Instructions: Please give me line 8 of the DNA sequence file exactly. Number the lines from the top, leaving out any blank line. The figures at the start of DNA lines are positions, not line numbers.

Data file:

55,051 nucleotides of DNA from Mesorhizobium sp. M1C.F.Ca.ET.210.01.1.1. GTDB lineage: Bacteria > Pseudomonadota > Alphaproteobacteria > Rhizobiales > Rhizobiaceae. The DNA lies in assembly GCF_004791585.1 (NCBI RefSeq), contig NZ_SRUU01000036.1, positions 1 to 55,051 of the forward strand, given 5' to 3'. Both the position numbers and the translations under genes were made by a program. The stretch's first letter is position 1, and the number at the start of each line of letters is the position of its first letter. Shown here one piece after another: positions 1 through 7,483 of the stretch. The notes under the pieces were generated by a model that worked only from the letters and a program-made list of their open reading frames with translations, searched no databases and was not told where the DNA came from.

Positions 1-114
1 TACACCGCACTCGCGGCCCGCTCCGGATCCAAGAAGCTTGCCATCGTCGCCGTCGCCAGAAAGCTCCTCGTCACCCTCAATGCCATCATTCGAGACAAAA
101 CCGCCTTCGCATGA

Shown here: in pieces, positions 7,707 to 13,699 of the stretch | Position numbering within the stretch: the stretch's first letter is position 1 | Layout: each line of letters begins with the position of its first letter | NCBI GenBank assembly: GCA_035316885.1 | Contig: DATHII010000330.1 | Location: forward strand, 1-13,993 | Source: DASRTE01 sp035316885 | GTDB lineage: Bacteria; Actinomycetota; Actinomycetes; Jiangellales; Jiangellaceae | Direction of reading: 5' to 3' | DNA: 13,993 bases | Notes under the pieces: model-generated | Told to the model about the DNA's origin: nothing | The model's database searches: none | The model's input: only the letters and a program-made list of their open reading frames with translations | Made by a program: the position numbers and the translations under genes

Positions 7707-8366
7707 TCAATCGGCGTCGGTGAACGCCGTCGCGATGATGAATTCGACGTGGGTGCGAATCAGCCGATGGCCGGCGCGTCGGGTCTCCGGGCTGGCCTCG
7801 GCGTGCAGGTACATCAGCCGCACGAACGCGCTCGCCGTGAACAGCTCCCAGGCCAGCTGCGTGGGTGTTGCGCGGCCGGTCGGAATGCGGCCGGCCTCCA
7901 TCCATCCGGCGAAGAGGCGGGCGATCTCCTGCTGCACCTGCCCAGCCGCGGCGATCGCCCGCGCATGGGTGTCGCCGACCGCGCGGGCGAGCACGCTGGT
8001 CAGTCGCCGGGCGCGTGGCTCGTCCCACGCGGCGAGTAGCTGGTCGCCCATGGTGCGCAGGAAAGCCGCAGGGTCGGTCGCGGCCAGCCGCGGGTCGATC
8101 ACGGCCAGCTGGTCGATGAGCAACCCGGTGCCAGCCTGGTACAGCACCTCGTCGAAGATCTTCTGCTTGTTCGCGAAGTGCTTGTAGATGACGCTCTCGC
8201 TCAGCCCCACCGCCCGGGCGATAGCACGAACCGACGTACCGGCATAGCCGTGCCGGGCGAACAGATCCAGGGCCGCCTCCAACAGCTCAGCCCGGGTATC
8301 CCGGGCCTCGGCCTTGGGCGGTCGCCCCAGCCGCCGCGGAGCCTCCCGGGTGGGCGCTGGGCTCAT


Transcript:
7801 GCGTGCAGGTACATCAGCCGCACGAACGCGCTCGCCGTGAACAGCTCCCAGGCCAGCTGCGTGGGTGTTGCGCGGCCGGTCGGAATGCGGCCGGCCTCCA